Gene Gomulka | May 01, 2006
I could not help but notice that the Foreword to your marriage book was written by General Anthony Zinni, USMC (Ret), who
has called for Mr. Rumsfeld’s resignation. Don’t you think General Zinni and the other general officers who have
voiced criticism of the Secretary of Defense are being disloyal…? Roger
When I was an active duty chaplain, I was forbidden to have my answer to your question reported in the media. Well, guess
what? I’m no longer on active duty, and like General Zinni and the other retired officers, I’m now free to speak
my peace without fear of being disciplined for violating Articles 88 and 134 of the Uniform Code of Military Justice.
You questioned the loyalty of General Zinni who disagreed with the Secretary of Defense over the need to have invaded Iraq
that President Bush initially argued was in response to the presence of Weapons of Mass Destruction (WMD). What you have to
realize is that General Zinni was, and always will be, a Marine. The motto of the Marine Corps is “Semper Fidelis.”
Being “faithful” goes beyond “loyalty.” While some people (even Presidents) feel they are “loyal”
by defending others even when they make mistakes (or give bad advice), a person who is “faithful” is not afraid
to risk being criticized when he or she voices disagreement with what he or she believes in conscience to be a wrong decision.
questioning the need to have invaded Iraq, one is then moved to ask if the sacrifices our troops are making are in vain? If
history judges that the generals are right in their criticism, then President Bush’s legacy may be similar to that of
President James Polk. When criticizing people like General Zinni, one must remember that one of our country’s most respected
generals, Ulysses S. Grant, while also in retirement, criticized President Polk’s decision to invade Mexico.
Is our invasion of Iraq similar to our incursion in Mexico? President Polk said we needed to declare war because Mexicans
had "invaded our territory and shed American blood upon American soil." This was in reference to shots supposedly exchanged
between Mexican calvary and U.S. soldiers along the Rio Grande on April 24, 1846. However, was the U.S. in any real danger
from our neighbors to the South? Did this skirmish justify a declaration of war and our invasion of Mexico? Our war against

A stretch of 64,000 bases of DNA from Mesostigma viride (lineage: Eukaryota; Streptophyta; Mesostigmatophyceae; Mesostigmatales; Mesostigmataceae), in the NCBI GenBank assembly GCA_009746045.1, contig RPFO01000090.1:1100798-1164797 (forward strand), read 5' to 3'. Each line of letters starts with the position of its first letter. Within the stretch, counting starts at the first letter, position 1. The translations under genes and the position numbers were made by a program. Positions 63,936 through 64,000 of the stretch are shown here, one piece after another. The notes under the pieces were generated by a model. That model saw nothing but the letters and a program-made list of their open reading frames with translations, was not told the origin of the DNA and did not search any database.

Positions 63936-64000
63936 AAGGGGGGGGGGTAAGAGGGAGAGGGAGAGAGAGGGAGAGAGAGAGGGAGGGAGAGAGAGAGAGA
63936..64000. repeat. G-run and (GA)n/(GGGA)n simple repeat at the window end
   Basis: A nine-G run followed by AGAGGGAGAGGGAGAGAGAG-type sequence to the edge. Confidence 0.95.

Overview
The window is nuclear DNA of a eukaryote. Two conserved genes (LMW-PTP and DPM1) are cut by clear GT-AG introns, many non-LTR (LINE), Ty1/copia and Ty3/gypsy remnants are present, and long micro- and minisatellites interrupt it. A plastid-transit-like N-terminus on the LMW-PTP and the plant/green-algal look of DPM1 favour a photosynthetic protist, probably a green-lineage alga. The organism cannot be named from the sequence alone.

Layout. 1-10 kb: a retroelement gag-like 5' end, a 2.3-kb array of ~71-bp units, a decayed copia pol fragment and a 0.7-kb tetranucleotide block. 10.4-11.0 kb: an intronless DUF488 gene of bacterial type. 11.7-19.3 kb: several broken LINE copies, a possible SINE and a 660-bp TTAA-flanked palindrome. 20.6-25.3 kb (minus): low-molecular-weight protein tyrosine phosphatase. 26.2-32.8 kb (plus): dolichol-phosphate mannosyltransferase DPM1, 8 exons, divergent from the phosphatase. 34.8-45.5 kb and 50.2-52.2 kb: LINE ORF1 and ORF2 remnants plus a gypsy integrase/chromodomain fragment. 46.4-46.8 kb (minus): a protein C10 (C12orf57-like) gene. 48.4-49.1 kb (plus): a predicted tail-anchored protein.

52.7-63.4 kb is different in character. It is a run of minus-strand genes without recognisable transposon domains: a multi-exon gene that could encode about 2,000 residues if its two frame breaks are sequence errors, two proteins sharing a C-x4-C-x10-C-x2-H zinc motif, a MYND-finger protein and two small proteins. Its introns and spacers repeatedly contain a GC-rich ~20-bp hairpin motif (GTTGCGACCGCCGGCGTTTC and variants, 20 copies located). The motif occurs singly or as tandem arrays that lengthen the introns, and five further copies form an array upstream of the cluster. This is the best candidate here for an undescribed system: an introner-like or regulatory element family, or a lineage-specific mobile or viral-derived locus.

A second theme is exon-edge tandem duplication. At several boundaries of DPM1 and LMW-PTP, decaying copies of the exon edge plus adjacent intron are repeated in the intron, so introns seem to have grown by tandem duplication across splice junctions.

our Mexican neighbors ultimately resulted in the deaths of 13,000 American soldiers, only 1.5 percent (i.e., 195) of whom
died of wounds suffered in combat; the rest stemmed from disease and unsanitary conditions during the war. To date, 2390 American
military personnel have been killed in Iraq.
In reflecting upon his involvement as a young officer fighting against the Mexicans along side Robert E. Lee and other
fellow West Point graduates, President Grant wrote: “There was never a more wicked war than that waged by the United
States on Mexico. I thought so at the time, when I was a youngster, only I had not moral courage enough to resign." Had the
Mexican-American War waged on for years and had Grant been ordered to return to fight in Mexico, would he have turned down
promotion and resigned like Major General Batiste whom some have cricized for his disagreement with the Secretary of Defense?
As Congress debates current immigration problems, would the history and economy of Mexico have evolved differently had we
not invaded Mexico, occupied its capital, crippled its economy, annexed its territory, and killed some 25,000 Mexicans? How
our invasion of Iraq ultimately affects the history and economy of Iraq and the region has yet to be seen.
Although General A. C. Zinni was already retired when U.S. Forces invaded Iraq, his son, Anthony, a Marine Corps officer,
continues to serve on active duty. After having made two deployments to Iraq and Afghanistan, how will Captain A. E. Zinni
view his country’s military involvement in Iraq years from now when President Bush and Secretary of Defense Rumsfeld
are long retired? Will he be like General Grant and regret what his President ordered him to do, or will he, like many World
War II veterans, proudly view his military service in Iraq as a justified response against a real threat to world peace?
“A voice for military families” Columnist and author of The Survival Guide for Marriage
in the Military available at www.plaintec.net
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Copyright 2006 Gene Gomulka. All opinions expressed in this article are the author's and do not necessarily reflect
those of Military.com.